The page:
Besides people’s issues with taxation in general, does college really give you better skills to make you more productive?  Degrees are not skills, and there are only a few majors that I can think of that make students more skilled and productive for the labor market.

Mr Clifford is right.  Developing skills is incredibly important, and from what I’ve read, the job market’s most desired skills are related to Information Technology and Engineering.  With the internet reducing the need to get an education in a physical classroom, there are a lot of options for people to develop skills without spending four years in a university.  I would check out options like Code School and Coursera to start, but some googling research will probably tell you exactly what you need to be in the profession you are interested in the most.  Unfortunately, something you may actually need to qualify is a degree from a 4-year college.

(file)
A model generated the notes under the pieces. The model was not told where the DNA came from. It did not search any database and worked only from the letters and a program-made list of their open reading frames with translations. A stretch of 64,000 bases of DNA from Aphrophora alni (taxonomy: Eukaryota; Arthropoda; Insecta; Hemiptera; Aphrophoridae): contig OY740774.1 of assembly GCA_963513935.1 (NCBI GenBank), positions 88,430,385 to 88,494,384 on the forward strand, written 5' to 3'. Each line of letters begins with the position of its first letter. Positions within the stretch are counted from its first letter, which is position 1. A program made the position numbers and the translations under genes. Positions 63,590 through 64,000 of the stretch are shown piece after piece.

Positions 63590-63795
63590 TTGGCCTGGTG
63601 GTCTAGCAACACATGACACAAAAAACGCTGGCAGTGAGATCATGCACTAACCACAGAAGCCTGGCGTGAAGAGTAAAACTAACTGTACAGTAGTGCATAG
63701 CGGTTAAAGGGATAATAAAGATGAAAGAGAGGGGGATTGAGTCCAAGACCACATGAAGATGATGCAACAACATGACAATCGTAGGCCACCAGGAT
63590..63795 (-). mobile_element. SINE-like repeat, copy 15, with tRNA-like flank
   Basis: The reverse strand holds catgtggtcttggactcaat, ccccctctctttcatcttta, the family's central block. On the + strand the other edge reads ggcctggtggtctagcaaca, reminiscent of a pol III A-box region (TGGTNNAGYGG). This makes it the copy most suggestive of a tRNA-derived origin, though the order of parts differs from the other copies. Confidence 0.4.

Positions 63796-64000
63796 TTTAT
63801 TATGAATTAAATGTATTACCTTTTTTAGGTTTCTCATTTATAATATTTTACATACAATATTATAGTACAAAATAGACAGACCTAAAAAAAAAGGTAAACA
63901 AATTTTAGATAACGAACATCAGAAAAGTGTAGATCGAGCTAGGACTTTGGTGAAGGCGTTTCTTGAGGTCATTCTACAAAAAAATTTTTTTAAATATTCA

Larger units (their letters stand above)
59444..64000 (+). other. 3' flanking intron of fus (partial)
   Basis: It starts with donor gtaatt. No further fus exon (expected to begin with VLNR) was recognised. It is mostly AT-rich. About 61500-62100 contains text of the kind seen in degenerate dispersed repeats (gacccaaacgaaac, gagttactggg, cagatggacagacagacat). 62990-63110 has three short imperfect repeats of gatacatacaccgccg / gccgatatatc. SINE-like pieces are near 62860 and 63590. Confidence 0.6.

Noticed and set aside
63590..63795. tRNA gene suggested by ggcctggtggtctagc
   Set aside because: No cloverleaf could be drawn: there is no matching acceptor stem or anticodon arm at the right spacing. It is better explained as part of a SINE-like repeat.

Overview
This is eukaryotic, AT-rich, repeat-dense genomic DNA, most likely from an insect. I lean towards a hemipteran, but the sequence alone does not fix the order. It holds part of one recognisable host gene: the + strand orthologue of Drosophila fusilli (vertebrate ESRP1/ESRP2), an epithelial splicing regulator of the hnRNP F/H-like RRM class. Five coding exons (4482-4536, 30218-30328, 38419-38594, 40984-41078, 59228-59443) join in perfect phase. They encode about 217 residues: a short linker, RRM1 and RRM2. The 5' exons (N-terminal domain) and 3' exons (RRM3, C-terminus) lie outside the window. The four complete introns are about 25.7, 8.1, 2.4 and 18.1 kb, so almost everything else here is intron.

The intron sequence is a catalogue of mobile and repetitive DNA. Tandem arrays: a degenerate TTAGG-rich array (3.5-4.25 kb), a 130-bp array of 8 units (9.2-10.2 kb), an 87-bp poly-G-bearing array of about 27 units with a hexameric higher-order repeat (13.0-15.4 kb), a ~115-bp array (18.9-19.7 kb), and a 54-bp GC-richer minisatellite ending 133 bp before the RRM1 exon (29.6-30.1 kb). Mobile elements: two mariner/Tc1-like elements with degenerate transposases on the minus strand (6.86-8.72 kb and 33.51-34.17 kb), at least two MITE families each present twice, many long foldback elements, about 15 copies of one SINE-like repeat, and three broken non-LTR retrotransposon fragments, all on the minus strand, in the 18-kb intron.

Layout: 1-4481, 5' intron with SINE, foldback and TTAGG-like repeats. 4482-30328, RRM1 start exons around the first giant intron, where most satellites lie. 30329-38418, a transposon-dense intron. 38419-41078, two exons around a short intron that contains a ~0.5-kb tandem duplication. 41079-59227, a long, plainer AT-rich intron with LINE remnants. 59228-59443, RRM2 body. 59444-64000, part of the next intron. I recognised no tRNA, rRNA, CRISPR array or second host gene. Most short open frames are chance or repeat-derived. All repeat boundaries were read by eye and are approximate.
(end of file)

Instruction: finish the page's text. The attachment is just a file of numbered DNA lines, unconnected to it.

Did your college/university give you skills for the working world?  If so, what were the classes?  Does college provide you with any other skills that I’m missing.  Do you have any other suggestions for skills-building resources?  Drop your answers in the comments.

Productivity and Growth: Crash Course Economics #6

Episode 6 might not be Crash Course’s greatest episode, but it is certainly the most unobjectionable to any school of economic thought (except maybe communism).  In this video about Productivity and Growth, Crash Course attempts to answer a big question about the world: why are some countries rich and others poor?